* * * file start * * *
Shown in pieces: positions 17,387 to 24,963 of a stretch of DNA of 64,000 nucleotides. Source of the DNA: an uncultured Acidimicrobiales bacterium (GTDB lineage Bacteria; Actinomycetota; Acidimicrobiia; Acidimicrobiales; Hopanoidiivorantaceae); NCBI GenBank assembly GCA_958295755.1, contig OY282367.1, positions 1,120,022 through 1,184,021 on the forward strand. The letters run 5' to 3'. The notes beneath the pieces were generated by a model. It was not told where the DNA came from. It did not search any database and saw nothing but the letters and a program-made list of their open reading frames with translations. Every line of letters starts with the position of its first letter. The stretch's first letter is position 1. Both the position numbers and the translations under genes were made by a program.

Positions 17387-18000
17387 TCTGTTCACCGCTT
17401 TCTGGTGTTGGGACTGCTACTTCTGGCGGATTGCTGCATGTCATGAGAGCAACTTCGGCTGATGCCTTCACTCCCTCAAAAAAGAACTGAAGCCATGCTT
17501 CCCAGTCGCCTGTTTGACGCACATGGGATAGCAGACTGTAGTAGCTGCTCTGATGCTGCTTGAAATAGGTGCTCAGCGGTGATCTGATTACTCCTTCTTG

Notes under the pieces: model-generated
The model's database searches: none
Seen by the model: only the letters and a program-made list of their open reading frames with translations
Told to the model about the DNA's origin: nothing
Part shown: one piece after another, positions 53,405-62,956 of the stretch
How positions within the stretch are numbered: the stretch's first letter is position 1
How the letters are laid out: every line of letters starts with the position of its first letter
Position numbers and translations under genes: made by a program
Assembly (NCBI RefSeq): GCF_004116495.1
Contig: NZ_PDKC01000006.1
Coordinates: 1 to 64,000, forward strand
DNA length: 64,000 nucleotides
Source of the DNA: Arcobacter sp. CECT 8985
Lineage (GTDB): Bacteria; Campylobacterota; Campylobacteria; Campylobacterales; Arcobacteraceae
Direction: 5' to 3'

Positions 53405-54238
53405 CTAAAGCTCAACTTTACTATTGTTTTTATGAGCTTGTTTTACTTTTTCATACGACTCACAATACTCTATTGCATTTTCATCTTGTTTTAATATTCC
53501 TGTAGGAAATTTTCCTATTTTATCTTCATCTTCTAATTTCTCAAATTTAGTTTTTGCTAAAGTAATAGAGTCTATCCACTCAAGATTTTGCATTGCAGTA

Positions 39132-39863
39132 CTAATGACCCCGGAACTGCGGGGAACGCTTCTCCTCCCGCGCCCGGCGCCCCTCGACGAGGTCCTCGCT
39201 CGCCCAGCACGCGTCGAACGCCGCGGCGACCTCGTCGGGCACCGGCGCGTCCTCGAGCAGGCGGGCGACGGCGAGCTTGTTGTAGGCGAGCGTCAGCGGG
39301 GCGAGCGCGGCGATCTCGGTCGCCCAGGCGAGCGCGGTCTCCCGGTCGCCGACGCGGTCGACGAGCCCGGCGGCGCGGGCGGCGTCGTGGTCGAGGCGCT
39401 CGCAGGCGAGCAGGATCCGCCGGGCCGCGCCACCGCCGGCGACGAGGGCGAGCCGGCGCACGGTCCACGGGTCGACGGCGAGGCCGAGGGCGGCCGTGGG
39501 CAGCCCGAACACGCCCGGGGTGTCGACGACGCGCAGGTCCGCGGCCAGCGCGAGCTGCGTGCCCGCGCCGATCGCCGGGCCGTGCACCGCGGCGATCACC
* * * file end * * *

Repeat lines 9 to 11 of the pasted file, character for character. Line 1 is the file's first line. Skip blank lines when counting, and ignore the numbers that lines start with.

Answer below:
Told to the model about the DNA's origin: nothing
Part shown: one piece after another, positions 53,405-62,956 of the stretch
How positions within the stretch are numbered: the stretch's first letter is position 1